will be accountable for their actions to justice.
Complete this article with our file about the "Protection of civilians"
https://onu.delegfrance.org/Protection-of-Human-Rights
Human rights in France are contained in the preamble of the Constitutionof the French
Fifth Republic, founded in 1958, and the 1789 Declaration of the Rights of Man and of the
Citizen. France has also ratified the 1948 Universal Declaration of Human Rights, as well
as the European Convention on Human Rights 1960 and the Charter of Fundamental
Rights of the European Union (2000). All these international law instruments takes
precedence on national legislation. However, human rights abuses take place
nevertheless. The state of detention centres for unauthorized migrants who have received
an order of deportation has also been criticized.

Police abuses and detention conditions[edit]


In 2004, the Inspector General of the National Police received 469 registered complaints
about illegitimate police violence during the first 11 months of the year, down from 500
during the same period in 2003. There were 59 confirmed cases of police violence,
compared to 65 in the previous year. In April 2004, the ECHR condemned the Government
for "inhumane and degrading treatments" in the 1997 case of a teenager beaten while in
police custody. The court ordered the Government to pay Giovanni Rivas $20,500 (15,000
euros) in damages and $13,500 (10,000 euros) in court costs.[6]The head of the police
station in Saint-Denis, near Paris, was forced to resign after allegations of rape and other
violations committed by the police force under his command. Nine investigations
concerning police abuse in this police station were done in 2005 by the IGS inspection of
police.[7][8]

Discrimination[edit]
The “idéal républicain” (republican ideal) intends to achieve equality in rights between
French citizens. To this end, in the national census, the collection of statistics regarding
ethnicity or religion is forbidden. This has led to some debate over the decline of
indigenous minority languages and identity in the French Republic.
According to the Direction centrale des renseignements généraux (Central Directorate of
General Intelligence), the former intelligence service of the French police, in 2004 there
were 1513 explicitly racist or antisemitic incidents in France, including 361 acts of violence.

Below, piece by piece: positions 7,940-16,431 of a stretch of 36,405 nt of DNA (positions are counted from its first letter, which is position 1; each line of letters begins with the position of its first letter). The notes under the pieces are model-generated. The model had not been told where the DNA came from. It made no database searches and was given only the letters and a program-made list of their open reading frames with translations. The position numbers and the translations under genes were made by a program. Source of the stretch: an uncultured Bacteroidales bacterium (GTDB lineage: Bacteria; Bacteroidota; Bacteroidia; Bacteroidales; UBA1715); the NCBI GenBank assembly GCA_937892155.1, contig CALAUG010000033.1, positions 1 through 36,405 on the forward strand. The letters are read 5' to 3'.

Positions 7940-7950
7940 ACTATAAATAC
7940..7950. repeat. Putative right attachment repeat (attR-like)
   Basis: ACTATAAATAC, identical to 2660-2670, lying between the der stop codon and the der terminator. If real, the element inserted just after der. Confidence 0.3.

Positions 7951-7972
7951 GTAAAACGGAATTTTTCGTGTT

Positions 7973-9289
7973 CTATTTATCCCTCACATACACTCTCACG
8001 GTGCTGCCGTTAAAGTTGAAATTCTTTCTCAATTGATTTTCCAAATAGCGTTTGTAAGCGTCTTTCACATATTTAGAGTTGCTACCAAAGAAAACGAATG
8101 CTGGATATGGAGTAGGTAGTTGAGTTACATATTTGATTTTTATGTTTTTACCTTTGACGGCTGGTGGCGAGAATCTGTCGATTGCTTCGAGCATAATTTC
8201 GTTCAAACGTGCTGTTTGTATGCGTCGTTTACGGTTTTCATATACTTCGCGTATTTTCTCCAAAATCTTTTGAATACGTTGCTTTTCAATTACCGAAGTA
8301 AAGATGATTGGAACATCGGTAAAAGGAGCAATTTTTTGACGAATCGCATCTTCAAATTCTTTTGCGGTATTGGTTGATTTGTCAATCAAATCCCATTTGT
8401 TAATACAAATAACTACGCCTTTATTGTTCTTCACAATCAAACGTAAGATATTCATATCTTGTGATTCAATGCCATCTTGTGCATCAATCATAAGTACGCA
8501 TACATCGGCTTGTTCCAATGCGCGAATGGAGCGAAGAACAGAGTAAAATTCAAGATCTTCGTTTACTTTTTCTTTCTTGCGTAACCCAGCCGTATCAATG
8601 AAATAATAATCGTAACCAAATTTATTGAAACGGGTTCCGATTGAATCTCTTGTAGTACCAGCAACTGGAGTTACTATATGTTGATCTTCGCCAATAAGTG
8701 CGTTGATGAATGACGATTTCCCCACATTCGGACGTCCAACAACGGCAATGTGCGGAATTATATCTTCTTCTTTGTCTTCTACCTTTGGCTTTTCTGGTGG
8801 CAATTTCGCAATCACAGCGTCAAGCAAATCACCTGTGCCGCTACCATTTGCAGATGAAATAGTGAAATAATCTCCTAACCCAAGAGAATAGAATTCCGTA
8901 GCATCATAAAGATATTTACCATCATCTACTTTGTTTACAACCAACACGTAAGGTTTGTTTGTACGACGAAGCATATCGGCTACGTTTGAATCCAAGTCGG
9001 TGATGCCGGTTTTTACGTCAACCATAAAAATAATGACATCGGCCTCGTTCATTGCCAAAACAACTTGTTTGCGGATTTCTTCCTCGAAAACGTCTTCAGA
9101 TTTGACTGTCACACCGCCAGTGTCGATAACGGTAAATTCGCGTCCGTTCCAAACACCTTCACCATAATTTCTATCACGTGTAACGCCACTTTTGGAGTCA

Antisemitic incidents were the most numerous, accounting for 950 of the incidents,
including 199 violent acts.[9] Anti-Maghreb incidents accounted for 563 incidents, including
162 violent acts. The Paris region was the most affected. 2007 saw an overall decrease of
9% in such incidents.[10]
Minority acculturation[edit]
Main article: Languages of France
Before the Revolution, Standard French (a dialect of Langue d'Oïl) was spoken in only
slightly more than half of the territory of France. In western Brittany,
southern Flanders, Alsace-Lorraine and most of the southern half of France (Occitania),
local people had their own distinct cultures. Breton is a Celtic language akin to Welsh,
Alsace-Lorraine was part of the German-speaking world, while Occitan is a
separate Romance language. With the centralization of the Republic that accompanied the
Revolution, the state imposed the teaching of Standard French in all schools and
universities, and the exclusive use of French in government institutions.
Promotion of a local language or culture has finally been allowed, but under severe
restrictions which effectively make it difficult to publish, organize classes, or media
broadcasts.
Freedom of religion[edit]
Main article: Status of religious freedom in France
Freedom of religion in France is guaranteed by the constitutional rights set forth in the
1789 Declaration of the Rights of Man and of the Citizen.
Women rights[edit]
France legalized women's suffrage on 21 April 1944.
The Neuwirth law legalized birth control methods on 28 December 1967. Youths were
given anonymous and free access to them in 1974.
Abortion was legalized in the first 12 weeks of pregnancy by the Veil law on 17 January
1975.
LGBT rights[edit]
Main article: LGBT rights in France
Homosexuality was decriminalized during the Revolution by the law of the 25 September –
6 October 1791.
On 6 August 1942 Vichy government introduced a discriminative law in penal code: article
334 (moved to article 331 on 8 February 1945 by the Provisional Government of the French
Republic) increased age of consent to 21 for homosexual relations. This law remained valid
until 4 August 1982.
A less known discriminative law (ordonnance n°60-1245 on 1960, 25 November ) doubled
penalty for indecent exposurein case of homosexual activity, between 1960 and 1980
(penal code article 330). This text is also known as the Mirguetamendment.[11]
The pacte civil de solidarité, a form of civil union, introduced in 1999, allows same-sex
unions.
A bill granting same-sex couples the right to marry and jointly adopt children was adopted
by the National Assembly on May 18, 2013 by Law 2013-404
Rights of people with disabilities[edit]
Since July 1987, all companies with at least 20 workers have to employ at least 6%
handicapped people.[citation needed]
Intersex rights[edit]
Main article: Intersex rights in France
Intersex people in France face significant gaps in protection from non-consensual medical
interventions and protection from discrimination. In response to pressure from intersex
activists and recommendations by United Nations Treaty Bodies, the Senate published an
inquiry into the treatment of intersex people in February 2017. It calls for significant
changes to some medical practices, and also reparations for individuals subjected to
coercive medical treatment.[12][13]An individual, Gaëtan Schmitt, has taken legal action to